in power; but in the reconstructed cabinet, though Stremayr was president, Count Taaffe, as minister of the interior, was the most important member.
Parliament was dissolved in the summer, and Taaffe, by private negotiations, first of all persuaded the Bohemian feudal proprietors to give the Feudalists, who had long been excluded, a certain number of seats; secondly, he succeeded where Potocki had failed, and came to an agreement with the Czechs; they had already, in 1878, taken their seats in the diet at Prague, and now gave up the policy of “passive resistance,” and consented to take their seats also in the parliament at Vienna.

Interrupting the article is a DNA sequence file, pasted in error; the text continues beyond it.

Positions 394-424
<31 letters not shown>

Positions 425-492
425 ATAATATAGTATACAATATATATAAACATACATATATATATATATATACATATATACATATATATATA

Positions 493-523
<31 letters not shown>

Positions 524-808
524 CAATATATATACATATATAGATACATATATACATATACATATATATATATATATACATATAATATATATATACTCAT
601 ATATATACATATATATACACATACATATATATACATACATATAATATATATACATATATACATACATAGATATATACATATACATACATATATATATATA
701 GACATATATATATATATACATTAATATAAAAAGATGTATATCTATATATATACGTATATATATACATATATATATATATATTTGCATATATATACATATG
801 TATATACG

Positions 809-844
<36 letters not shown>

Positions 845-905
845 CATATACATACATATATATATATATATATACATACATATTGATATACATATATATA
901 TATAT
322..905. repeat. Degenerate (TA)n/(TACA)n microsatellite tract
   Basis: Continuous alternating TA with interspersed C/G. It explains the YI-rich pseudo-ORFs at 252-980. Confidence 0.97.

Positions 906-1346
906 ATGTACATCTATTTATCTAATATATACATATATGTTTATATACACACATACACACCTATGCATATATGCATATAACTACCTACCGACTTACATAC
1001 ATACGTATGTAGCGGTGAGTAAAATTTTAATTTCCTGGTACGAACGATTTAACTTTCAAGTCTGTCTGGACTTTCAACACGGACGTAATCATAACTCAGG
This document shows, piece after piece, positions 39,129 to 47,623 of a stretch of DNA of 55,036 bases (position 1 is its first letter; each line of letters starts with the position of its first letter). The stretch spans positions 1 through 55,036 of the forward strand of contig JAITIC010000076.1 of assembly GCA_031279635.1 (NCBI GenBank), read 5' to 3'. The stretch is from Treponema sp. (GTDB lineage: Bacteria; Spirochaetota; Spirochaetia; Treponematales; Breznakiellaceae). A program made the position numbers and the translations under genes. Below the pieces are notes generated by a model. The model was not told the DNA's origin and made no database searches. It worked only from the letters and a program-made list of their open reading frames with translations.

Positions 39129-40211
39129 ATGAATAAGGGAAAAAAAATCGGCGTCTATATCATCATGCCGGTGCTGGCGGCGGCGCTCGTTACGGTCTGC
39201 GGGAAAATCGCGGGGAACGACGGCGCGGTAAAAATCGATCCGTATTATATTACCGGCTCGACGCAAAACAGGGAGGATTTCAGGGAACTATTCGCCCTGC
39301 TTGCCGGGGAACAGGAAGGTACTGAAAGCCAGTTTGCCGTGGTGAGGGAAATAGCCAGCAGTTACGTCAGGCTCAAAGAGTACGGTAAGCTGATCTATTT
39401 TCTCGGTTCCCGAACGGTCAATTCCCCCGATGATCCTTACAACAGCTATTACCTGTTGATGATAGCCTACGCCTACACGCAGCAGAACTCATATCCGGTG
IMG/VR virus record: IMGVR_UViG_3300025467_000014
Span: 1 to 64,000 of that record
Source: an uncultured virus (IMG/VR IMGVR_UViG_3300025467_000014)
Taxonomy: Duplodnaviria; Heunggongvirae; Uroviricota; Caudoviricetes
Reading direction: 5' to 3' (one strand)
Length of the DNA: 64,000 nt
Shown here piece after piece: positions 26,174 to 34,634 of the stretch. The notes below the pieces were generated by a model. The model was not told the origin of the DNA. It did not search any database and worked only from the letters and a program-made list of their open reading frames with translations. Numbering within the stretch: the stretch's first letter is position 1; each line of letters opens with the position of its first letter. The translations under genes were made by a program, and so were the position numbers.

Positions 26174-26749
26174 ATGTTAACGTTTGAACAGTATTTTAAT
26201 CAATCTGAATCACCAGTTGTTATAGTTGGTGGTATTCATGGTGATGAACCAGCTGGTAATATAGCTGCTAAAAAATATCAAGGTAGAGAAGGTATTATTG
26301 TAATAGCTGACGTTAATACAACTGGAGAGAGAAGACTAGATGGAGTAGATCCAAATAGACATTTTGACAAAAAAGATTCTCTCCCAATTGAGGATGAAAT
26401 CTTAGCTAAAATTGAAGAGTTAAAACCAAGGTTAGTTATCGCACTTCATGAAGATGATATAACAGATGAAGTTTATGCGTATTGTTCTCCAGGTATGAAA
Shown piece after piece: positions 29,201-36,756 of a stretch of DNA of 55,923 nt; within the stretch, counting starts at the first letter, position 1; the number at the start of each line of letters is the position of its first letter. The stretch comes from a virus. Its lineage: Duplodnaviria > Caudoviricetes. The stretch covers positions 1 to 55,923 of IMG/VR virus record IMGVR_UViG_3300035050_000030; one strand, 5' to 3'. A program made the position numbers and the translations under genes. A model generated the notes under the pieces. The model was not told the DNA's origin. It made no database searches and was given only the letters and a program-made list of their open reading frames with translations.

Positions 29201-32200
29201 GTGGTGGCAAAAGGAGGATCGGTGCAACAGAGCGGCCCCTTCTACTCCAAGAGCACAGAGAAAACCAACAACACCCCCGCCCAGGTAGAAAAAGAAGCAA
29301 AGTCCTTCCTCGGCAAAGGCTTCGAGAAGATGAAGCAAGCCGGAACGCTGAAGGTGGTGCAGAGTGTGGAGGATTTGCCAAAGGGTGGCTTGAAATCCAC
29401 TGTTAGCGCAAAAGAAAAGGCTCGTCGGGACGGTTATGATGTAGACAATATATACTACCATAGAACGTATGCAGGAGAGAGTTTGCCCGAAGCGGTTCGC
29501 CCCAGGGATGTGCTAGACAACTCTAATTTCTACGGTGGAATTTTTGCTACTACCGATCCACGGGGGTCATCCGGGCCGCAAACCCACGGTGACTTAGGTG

On entering the House they took the oath without reservation, Count Taaffe. but in the speech from the throne the emperor himself stated that they had entered without prejudice to their convictions, and on the first day of the session Rieger read a formal reservation of right. The Liberals had also lost many seats, so that the House now had a completely different aspect; the constitutionalists were reduced to 91 Liberals and 54 Radicals; but the Right, under Hohenwart, had increased to 57, and there were 57 Poles and 54 Czechs. A combination of these three parties might govern against the constitutionalists. Taaffe, who now became first minister, tried first of all to govern by the help of the moderates of all parties, and he included representatives of nearly every party in his cabinet. But the Liberals again voted against the government on an important military bill, an offence almost as unpardonable in Austria as in Germany, and a great meeting of the party decided that they would not support the government. Taaffe, therefore, was obliged to turn for support to the Right. The German members of the government resigned, their place was taken by Clericals, Poles and Czechs, Smolka was elected president of the Lower House of the Reichsrath, and the German Liberals found themselves in a minority opposed by the “iron ring” of these three parties, and helpless in the parliament of their own creation. For fourteen years Taaffe succeeded in maintaining the position he had thus secured. He was not himself a party man; he had sat in a Liberal government; he had never assented to the principles of the Federalists, nor was he an adherent of the Clerical party. He continued to rule according to the constitution; his watchword was “unpolitical politics,” and he brought in little contentious legislation. The great source of his strength was that he stood between the Right and a Liberal government. There was a large minority of constitutionalists; they might easily become a majority, and the Right were therefore obliged to support Taaffe in order to avert this. They continued to support him, even if they did not get from him all that they could have wished, and the Czechs acquiesced in a foreign policy with which they had little sympathy. Something, however, had to be done for them, and from time to time concessions had to be made to the Clericals and the Federalists.